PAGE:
Dont put your daughter on the stage Mrs Worthington.

Posted on August 5, 2013


The sixth in our series on problematic languge, this post addresses the “But would you want your daughter to be a sex worker?”

When the antis plan their next line of attack the “Would you let your child be a prostitute?” masterclass must be packed to the seams, since it is brought up every time someone looks like loosing an argument. They have fallen at the hurdle of agency, tripped over the loose shoelaces of freedom of choice and fallen head first into the steaming vat of harm reduction. This is when they play their trump card, with all the flourishes of a mustache twirling Victorian villan

“Aha! “They cry; “But what if your (insert age here) daughter came to you and announced she wanted to be a sex worker?”

They then sit back, confident in the knowledge that the evil of whoredom has been eradicated from the kingdom, after all no one is going to say that’s OK are they? There is a very good example of someone using this line to trump all those nasty facts here . (Content note, it links to MamaMia, it is vacuous and your brain may hurt thinking down to Mia Freedman’s level.)

There are so many strawmen here that the argument really should look like this. I am going to list just a few of the problems with what the anti’s seem to think is their killer punch. Feel free to add anymore in the comments.

Firstly, your 7 year old daughter wants to be a sex worker and you do not immediately think WTF how do you know what a sex worker is? There is something very wrong with your parenting style here! My eldest child knows what a prostitute is, he heard the word on the radio, he asked. There is a huge difference though between answering in a non judgemental way and a very young child declaring they want to do it as a job.

Who are these families that discuss the intimacies of sex with very young children? I write that as someone who has answered every single question my kids have put to me in an age appropriate manner, as well as teaching informed and enthusiastic consent, the importance of contraception and body positivity. If your young child says they want to be a prostitute what the hell have you been letting them watch? Either that or they meant substitute because they just get to sit at the side and watch the game. (Genuine ambition of my youngest son at one point.)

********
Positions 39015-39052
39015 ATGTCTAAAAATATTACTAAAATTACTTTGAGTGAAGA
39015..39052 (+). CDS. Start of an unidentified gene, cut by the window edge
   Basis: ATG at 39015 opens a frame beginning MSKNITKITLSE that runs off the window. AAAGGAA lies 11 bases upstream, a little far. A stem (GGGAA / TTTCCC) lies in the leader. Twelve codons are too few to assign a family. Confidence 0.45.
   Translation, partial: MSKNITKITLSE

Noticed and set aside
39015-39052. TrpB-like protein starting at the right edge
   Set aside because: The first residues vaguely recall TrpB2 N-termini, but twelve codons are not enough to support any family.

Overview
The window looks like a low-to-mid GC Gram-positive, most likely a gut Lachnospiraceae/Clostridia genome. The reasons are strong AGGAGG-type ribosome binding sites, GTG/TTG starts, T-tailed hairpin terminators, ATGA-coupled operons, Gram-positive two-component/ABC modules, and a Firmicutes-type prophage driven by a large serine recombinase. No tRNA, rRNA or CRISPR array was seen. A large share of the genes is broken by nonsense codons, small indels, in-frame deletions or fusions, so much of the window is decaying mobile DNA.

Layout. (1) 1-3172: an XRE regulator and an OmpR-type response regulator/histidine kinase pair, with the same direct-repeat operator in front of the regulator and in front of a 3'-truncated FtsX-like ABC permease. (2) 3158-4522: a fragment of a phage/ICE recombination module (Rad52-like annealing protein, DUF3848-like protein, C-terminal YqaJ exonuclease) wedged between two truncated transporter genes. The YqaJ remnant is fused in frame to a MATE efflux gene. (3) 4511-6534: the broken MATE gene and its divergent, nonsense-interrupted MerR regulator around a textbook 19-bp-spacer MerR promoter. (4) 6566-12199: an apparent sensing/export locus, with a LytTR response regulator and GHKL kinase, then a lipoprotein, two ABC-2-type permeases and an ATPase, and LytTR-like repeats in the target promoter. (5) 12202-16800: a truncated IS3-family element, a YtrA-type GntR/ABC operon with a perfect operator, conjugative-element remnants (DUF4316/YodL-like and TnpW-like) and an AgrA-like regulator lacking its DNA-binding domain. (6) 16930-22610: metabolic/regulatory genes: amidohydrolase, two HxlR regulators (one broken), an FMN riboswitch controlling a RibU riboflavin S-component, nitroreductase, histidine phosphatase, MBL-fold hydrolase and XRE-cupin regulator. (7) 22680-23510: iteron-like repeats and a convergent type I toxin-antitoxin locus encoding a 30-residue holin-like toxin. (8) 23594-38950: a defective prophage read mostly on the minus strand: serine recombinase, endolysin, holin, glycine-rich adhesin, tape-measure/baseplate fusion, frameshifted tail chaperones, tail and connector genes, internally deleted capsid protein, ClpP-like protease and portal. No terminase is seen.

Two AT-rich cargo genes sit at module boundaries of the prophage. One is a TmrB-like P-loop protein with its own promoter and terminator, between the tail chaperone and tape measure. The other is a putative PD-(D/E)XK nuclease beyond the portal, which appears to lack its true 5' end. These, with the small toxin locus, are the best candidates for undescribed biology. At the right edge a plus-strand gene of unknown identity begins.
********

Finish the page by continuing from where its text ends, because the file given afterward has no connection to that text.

The anti’s seem to think they have found a sick worm of hypocrisy lurking at the heart of everyone who supports sex workers rights here. This reached its apotheosis recently when a lovely gentleman on twitter said that if sex work was acceptable I should be OK with a father teaching his daughter technique, as parents pay for piano lessons and ballet.

Thing is all he was doing was pushing the If your daughter question to it’s logical conclusion, unless it seems sex workers are having sex all day and night in the presence of their children while chanting whores rights slogans we are hypocrites. Fine I would rather be a hypocrite than a sick fuck.

There is a wider issue here than sex though, about ambition, parenting, and how we view our children. A question dear reader, and answer honestly  how many of you with children want your children to do your job? I don’t, not because it is sex work but because I don’t want them to do any job! I want them to live Utopian lives where food magically appears, no one is ever hateful or tired or overworked and they can pursue whatever makes them happy. Failing that I will just go with the last, I want my kids to be happy. If you are planning their career path you are not doing it for them, but for you. Too many parents live through their children, hiding their resentment at their own failures and struggles by pushing their kids to succeed. Success here is defined by the parent, and limited by their own experiences.

Too many adults struggle with the results of this, deeming themselves failures because their parents defined their lives by strict limits, rather than loving their children for who they are, not what they might be. The job of a parent is not to set the path but to guide a child as he or she walks their own path.

How would I react if my child became a sex worker? I would hope they absorbed the lessons I have taught them, the important ones about choice, self respect and money being the least important thing in the world. Then I would ask them if they had clean underwear and if they had eaten, because that’s what Mums do. We fuss and we worry and want the best for our kids.  Wanting the best would also include wanting them to work in the safest possible environment, whatever job they do.